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For what?
What is your career goal? What is the area of expertise?
because ... as usually ... it depends.

From limited experience and research I saw that multi-skilled positions require more cognitive load, do more work to catch up with everything, cover a wider range of problems and they have similar compensations. So most likely, from a salary point of view and your brain sake is better to be an expert.

But ... if you want to work in a startup, is a requirement, most of the times they cannot afford to have a specialist because they have needs in 5-10 areas but only a few employees.

But ... you can be an expert on some technology that has little or no demand ...

 

You definitely have to make some choices but you still know what the others are talking about.

For example, let's say you are a "backend developer". That's already a generic term. Do you specialize in web apps? Do you write tools for devops? Are you a master of distributed programming? Do you write in seventeen languages (except JS which breaks my logic :D)? Then you want to pickup frontend programming. You're already familiar with HTML and CSS. Do you learn just ES6? You can go down the rabbit hole of SPAs, tooling, state management patterns, progressive web apps, web design, user experience. Wait, you heard from someone that programming mobile apps is cool. So what do you do? Do you pick up iOS programming or Android (nobody cares about Windows phones that much)? Maybe both. And still, you haven't scratched the surface of how vast software development is: realtime systems, embedded, AI, IoT, bio-informatics, system design, database design and so on.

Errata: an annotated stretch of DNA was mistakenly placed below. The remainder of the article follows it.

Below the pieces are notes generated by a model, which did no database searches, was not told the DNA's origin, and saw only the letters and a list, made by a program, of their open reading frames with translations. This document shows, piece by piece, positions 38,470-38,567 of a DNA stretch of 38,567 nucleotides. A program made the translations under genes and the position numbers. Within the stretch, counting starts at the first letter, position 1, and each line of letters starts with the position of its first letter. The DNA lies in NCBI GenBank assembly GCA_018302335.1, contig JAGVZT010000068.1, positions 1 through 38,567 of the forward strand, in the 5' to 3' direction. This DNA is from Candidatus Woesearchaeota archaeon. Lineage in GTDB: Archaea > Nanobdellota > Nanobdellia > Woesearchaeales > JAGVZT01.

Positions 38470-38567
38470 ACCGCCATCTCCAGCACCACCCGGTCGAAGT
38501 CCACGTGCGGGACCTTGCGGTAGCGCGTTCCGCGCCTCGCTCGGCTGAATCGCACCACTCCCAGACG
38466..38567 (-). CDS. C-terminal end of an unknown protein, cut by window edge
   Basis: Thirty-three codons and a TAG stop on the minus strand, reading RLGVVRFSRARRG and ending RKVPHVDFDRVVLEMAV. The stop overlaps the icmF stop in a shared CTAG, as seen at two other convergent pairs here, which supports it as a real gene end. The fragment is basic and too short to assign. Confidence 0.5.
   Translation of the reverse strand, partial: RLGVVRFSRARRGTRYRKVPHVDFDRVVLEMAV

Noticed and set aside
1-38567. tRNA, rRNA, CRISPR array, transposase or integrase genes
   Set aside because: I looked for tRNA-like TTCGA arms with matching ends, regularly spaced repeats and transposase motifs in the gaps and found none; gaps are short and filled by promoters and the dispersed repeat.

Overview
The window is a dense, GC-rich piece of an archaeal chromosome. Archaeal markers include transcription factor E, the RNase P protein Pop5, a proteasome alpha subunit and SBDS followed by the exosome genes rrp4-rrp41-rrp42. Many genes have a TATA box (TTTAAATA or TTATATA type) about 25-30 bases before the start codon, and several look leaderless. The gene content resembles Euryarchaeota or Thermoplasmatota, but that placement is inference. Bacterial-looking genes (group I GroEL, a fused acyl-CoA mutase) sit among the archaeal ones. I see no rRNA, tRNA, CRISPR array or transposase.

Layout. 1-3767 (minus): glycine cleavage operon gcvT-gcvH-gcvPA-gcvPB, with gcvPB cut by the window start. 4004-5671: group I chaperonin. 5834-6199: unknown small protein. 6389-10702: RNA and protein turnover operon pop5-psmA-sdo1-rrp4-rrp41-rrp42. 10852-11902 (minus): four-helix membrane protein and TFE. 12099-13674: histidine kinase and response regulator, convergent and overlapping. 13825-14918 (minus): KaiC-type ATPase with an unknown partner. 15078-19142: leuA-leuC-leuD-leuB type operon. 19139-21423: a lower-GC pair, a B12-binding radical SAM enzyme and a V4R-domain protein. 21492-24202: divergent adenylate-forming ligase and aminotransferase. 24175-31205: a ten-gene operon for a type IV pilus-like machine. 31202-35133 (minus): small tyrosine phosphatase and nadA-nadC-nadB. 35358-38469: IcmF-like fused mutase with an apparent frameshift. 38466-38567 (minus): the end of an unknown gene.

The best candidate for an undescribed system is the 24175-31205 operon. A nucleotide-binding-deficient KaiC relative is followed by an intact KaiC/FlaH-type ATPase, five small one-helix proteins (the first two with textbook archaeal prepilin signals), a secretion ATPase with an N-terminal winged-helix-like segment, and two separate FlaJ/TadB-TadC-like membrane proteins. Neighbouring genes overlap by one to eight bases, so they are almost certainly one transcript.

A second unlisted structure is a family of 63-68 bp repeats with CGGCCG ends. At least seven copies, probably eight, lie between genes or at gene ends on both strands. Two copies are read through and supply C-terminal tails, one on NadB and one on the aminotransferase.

Definitely make choices :-D

 

While being multi-skilled will learn you a lot, mastering at least one technology is always a good idea, especially to find a job. I'd say the best thing is to be balanced between the two: master with some (1 or 2) techs but still curious and learning new and different things.

 

Long term, it pays to be multi skilled. Otherwise, you may end up stuck maintaining ancient legacy systems with little opportunity to change jobs. Just ask any COBOL programmer. It can be comfortable but is usually unsatisfying.

In the short term, being a master of a new and popular technology can be very lucrative. That is until the market shifts or the number of master level programmers increases. This is essentially what happened during the dot com boom and bust of the late 90's.

It is probably best to focus on one larger area, like data or UI, but not be tied down to a narrow set of technology, like a particular framework.

 

The advice I've heard (it might have been Github or Valve people who I first heard it from) was to be T-shaped. In other words, to try and have a broad base of knowledge, but have something that you go deep on. I don't know how well I follow this myself. I think i'm more of an inverted double-bell-curve shaped person: I try to know a little about a lot of things and learn a lot about a few things as interest or necessity dictate. Depends on your goals, interests, and learning style I guess.

 

You can never know the basics of too many languages.

Classic DEV Post from Apr 10 '18

What I've Learned After Working Remotely for 10+ Years

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